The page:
The actions of windfarm developers Element and Mainstream in Westmeath has been like something out of the “wild west”.
That’s according to Fianna Fail leader Micheál Martin who was on the local election canvas trail in Kilbeggan and Mullingar yesterday.
In an interview with the Westmeath Examiner Deputy Martin criticised the windfarm developers for their lack of consultation with communities.
“The way things happened here is not ideal in my view, where companies have private conversations with a whole range of farming interests. They are entitled to do that but the problem is that no one has heard about it until it is a fait accompli. The county manager enjoys the rate base that will come and fair enough but that leaves a significant element of the population opposed because no one alerted them in the first instance about what was going to happen. There hasn’t been proper consultation from day one in my opinion and I said this to the companies involved.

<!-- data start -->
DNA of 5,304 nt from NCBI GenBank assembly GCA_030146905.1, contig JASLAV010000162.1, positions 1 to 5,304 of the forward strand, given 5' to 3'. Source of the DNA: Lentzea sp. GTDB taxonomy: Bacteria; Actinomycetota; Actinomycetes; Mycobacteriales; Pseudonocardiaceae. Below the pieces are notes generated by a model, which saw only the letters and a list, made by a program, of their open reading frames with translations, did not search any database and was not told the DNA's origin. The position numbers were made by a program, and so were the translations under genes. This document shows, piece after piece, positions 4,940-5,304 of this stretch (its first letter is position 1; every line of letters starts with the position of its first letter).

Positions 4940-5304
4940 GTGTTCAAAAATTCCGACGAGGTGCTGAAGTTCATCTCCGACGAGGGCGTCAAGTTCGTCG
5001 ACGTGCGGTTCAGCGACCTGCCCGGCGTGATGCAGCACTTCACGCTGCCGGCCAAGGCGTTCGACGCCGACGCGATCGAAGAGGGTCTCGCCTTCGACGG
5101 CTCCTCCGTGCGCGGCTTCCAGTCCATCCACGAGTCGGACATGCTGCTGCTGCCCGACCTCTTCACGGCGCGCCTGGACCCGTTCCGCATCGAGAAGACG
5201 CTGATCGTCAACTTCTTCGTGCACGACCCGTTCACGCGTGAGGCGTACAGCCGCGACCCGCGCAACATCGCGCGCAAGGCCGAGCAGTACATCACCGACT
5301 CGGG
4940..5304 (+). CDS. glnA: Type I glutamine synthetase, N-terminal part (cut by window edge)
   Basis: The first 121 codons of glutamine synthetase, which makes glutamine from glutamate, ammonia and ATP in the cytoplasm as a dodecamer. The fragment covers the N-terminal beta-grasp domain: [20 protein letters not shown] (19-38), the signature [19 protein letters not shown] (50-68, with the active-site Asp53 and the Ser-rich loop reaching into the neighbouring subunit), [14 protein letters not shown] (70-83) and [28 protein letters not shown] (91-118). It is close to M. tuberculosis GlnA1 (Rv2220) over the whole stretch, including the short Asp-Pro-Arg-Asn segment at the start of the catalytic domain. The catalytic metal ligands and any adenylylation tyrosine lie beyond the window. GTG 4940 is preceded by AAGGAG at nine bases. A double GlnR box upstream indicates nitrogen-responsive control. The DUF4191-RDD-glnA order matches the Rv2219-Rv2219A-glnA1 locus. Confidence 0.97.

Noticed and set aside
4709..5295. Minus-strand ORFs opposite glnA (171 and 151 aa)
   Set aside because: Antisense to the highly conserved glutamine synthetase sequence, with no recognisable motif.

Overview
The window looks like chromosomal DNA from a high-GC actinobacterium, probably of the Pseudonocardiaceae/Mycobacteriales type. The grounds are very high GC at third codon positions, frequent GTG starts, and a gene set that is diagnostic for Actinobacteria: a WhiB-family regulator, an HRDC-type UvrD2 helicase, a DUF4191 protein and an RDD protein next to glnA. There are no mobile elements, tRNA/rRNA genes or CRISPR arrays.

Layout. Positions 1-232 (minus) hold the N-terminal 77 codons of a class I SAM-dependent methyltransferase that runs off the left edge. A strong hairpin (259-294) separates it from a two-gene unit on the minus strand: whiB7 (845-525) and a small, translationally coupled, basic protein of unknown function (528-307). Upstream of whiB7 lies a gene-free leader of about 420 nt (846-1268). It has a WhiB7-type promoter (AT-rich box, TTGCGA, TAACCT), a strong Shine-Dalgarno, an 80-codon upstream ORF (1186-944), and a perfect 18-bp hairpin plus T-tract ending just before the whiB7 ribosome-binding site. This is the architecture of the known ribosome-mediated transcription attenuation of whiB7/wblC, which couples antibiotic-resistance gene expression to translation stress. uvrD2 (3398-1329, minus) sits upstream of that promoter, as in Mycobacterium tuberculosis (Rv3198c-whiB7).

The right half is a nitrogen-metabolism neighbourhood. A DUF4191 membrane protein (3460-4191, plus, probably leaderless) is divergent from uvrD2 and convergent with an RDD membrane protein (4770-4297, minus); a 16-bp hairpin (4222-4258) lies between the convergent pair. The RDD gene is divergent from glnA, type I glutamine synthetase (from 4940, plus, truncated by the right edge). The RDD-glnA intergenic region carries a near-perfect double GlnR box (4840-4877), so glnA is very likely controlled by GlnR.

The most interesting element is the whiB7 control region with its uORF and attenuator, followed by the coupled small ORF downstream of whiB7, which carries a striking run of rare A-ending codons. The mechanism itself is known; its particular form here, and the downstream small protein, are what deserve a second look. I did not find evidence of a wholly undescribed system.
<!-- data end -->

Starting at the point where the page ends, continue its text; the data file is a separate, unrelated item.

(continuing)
“I think there is an issue about the densities. There is a lot of competition going on here about who will get the fastest footprint on the ground. There is a bit of the wild west going on here in terms of the companies competing about who will get most people signed up.
“(Coalition) TDs are saying one thing locally but nationally the government have a different perspective on it. The local elections are coming and the view is to kick everything back until after it. It’s the same with the pylons.
“Windfarms started in rural areas away from housing. The midlands development is the first major development where it’s really coming into relatively well populated areas. The idea that you can do that and no one will notice particularly with turbines that are massively bigger and taller than anything we’ve ever seen before without any proper consultation and that there would be no rows about it, I think that was extremely naive to say the least. I don’t think people are naive, I think they thought lets go for it.”
See next week’s Westmeath Examiner for the full interview.
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